Monday, May 28, 2012
Review: Starting and Closing by John Smoltz
Author: John Smoltz with Don Yaeger
Genre: Autobiography, Nonfiction
Pub Date: April 2012, William Morrow, an Imprint of HarperCollins
Source: Many thanks to Tracy Diamond and the William Morrow Marketing Team for this finished copy for review!
Synopsis (from the dust jacket)
I wasn't afraid to fail. It's really as simple as that.
As a seven-year-old kid pitching a ball against a brick wall, John Smoltz decided to be a professional baseball player when he grew up. And from that simple decision until his last season on the mound in the major leagues, it was his faith, work ethic, and love for the game—even more than God-given talent—that propelled him through challenges that would have ruined other athletes.
Starting and Closing chronicles John Smoltz's final season in a major league uniform, capping a legendary career that included fourteen years as part of one of the most dominant starting rotations in baseball, a Cy Young Award, and a World Series title—all while battling and overcoming "career-ending" injuries. At age forty-one, Smoltz was making yet another unlikely comeback from his fifth surgery. Recounting the story of a season that tested his perseverance and deepened his faith, Smoltz flashes back to watershed moments in the skeptic-defying journey from being one of the best starting pitchers of all time, to closer, to starter again.
One of the most intelligent, talented, and passionate players in the game, Smoltz delivers insights into modern major league baseball, its place in popular culture, and the value of competition. He writes with unflinching honesty about becoming a true Christian and finding in his beliefs the peace and strength to stay focused—through postseason triumphs and defeats, upheavals in his personal life, and the sting of being sent to the bullpen. What emerges is an inspirational story of spiritual growth and family values, from a man who believed not just in himself but in God's plan for him—and one more year.
I expect that many of you may not know that I grew up a die-hard Atlanta Braves fan. Though I don't follow the game nearly as much as I used to (I used to record the team's stats and maintain a binder for a few years -- I was very serious!), I am still a Braves fan at heart. I've long been a fan of John Smoltz, as well. I had the good fortune to interview him in the Braves dugout for a summer project I worked on in 2002, the summer after my junior year at The College of William & Mary. (The project was a statistical analysis of the Braves current ballpark, Turner Field, versus their old stomping grounds at Atlanta-Fulton County Stadium -- taking a look at whether or not Turner Field was more of a pitcher's park and AFC Stadium was a hitter's park, which were the reputations each field had gained. The long and short of it, there was no statistical difference between the two parks despite obvious opinions and impressions that the two stadiums were completely different parks with respect to how they "played.")
My project aside, the one thing I came away with from my interview with Smoltz (and a few other players and coaches) was what a genuinely nice guy he was -- willing to take the time to answer my questions honestly and fully. It was an experience I'll never forget. So, when I learned that Smoltz had co-authored a book documenting his final year in the Major Leagues, I was anxious to get my hands on it, both from a personal standpoint and with the thought that it would be a departure from my usual reviews. (Not to mention that both my husband and my dad will likely enjoy reading this book.)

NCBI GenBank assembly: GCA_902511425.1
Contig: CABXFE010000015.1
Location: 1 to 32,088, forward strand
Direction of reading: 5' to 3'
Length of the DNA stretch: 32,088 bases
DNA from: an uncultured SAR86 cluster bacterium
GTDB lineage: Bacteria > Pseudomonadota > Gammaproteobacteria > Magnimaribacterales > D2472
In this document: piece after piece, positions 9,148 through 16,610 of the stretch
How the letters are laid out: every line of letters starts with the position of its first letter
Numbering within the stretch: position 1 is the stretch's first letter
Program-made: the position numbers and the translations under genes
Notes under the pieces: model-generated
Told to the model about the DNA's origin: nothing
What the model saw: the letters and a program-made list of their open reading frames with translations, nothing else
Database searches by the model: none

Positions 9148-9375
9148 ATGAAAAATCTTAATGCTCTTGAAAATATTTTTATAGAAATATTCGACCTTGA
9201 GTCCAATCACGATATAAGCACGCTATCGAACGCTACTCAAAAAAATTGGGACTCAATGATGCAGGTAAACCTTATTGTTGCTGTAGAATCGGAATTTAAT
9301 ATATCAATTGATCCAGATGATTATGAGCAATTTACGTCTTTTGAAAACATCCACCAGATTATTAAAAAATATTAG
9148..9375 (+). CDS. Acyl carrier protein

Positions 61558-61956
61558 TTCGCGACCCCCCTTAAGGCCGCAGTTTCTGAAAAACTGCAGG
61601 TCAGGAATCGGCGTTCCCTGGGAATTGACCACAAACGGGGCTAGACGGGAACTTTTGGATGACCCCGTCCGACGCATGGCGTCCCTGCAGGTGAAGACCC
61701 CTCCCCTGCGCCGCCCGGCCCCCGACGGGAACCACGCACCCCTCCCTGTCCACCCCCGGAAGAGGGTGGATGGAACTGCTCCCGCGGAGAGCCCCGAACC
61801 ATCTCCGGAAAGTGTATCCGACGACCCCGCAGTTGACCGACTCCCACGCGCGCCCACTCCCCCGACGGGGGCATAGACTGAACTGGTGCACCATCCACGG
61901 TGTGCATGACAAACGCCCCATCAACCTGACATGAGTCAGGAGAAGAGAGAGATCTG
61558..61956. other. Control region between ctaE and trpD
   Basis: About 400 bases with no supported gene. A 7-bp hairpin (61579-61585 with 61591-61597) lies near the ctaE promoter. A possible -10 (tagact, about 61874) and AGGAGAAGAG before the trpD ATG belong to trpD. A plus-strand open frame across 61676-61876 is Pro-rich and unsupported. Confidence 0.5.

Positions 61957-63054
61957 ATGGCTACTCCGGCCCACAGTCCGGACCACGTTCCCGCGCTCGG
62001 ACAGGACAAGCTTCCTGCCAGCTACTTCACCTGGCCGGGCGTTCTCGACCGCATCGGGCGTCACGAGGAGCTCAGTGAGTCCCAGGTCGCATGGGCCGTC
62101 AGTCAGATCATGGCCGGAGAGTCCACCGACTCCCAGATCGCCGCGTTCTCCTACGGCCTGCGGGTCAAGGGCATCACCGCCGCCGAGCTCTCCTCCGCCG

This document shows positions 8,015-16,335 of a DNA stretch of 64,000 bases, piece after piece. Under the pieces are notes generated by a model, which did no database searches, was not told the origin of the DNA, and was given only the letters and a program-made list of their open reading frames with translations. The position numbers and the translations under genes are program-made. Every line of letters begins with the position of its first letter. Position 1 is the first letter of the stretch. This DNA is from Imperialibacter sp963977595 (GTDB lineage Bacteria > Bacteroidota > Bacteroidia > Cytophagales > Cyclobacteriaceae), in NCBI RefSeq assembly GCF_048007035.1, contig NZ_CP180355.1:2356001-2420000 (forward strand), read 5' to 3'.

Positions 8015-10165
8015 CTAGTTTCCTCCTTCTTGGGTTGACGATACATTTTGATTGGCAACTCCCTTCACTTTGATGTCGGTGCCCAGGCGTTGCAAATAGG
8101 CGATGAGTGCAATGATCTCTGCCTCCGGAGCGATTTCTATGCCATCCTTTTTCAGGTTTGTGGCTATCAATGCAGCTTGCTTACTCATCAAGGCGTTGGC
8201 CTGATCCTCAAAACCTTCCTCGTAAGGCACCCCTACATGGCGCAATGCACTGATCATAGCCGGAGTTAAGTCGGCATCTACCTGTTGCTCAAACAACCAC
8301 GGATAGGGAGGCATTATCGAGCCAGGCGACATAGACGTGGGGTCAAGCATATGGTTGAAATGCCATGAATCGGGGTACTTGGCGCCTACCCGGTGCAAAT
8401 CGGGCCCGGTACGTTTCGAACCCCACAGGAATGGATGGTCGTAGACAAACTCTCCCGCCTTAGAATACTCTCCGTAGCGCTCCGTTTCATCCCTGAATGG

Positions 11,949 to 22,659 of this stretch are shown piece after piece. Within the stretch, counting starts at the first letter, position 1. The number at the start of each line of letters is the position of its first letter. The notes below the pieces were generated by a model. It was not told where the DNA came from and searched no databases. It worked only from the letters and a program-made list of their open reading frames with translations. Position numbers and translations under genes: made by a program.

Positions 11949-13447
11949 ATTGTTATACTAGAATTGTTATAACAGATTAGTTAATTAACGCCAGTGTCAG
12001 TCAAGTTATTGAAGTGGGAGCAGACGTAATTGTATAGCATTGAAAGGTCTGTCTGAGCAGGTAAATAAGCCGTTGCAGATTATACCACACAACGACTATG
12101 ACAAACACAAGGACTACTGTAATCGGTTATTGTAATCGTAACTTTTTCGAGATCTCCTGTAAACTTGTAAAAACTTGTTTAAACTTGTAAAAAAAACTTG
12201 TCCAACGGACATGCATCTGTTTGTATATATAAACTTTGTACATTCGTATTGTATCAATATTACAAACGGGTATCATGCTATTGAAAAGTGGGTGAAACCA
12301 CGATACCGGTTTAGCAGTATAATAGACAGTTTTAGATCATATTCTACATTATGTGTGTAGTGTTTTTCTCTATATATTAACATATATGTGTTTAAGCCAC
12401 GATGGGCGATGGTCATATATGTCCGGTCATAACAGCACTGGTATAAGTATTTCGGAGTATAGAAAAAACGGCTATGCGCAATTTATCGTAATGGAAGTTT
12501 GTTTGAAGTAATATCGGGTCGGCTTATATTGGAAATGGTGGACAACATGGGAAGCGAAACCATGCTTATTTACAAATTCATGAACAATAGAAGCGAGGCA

Starting and Closing proved to be a very interesting read. And though I admitted yesterday it was slow going for me (compared to when I read fictional works), that certainly doesn't mean that I didn't enjoy this book. Smoltz's personality really shines through the pages of this autobiographical account. It's his voice you hear, evidenced much by the colloquial writing and heartfelt sentiments throughout. Until reading his story, I wasn't really aware that he was a "born again Christian" or that his faith played such a strong role in his life and his baseball career. By the end of the book, I had a new perspective on Smoltz and it was fun to see a more personal side, beyond the man on the pitcher's mound.
While this book does chronicle Smoltz's comeback after shoulder surgery and his perseverance to play one more year, he sprinkles in many stories of his boyhood growing up in Michigan and dreaming to play for the Detroit Tigers, not to mention the years he spent pitching with one of the best rotations in baseball in Atlanta. Though I was already aware of his tendency to be a bit of a prankster and joke around, reading his accounts of some of the pranks he'd pulled, along with other Braves pitchers, made for an often funny read. The book isn't all fun and games, though. Smoltz also chronicles difficulties with injuries throughout his career, challenges he faced with the Braves' upper management, and some personal life struggles along the way.
Starting and Closing really is a genuine look at one of baseball's best pitchers through his own eyes. If you're a sports fan or just a baseball fan -- even if you're not a fan of the Braves -- I think you'd enjoy picking up this book. It's a quick, easy read (unless you have a difficult history with nonfiction like some of us and even then, I got through it relatively quickly) that offers not only a closer look at Smoltz, but some of the other guys he played with throughout his career.
If you have reviewed this book, please feel free to leave a link to your review in the comments section.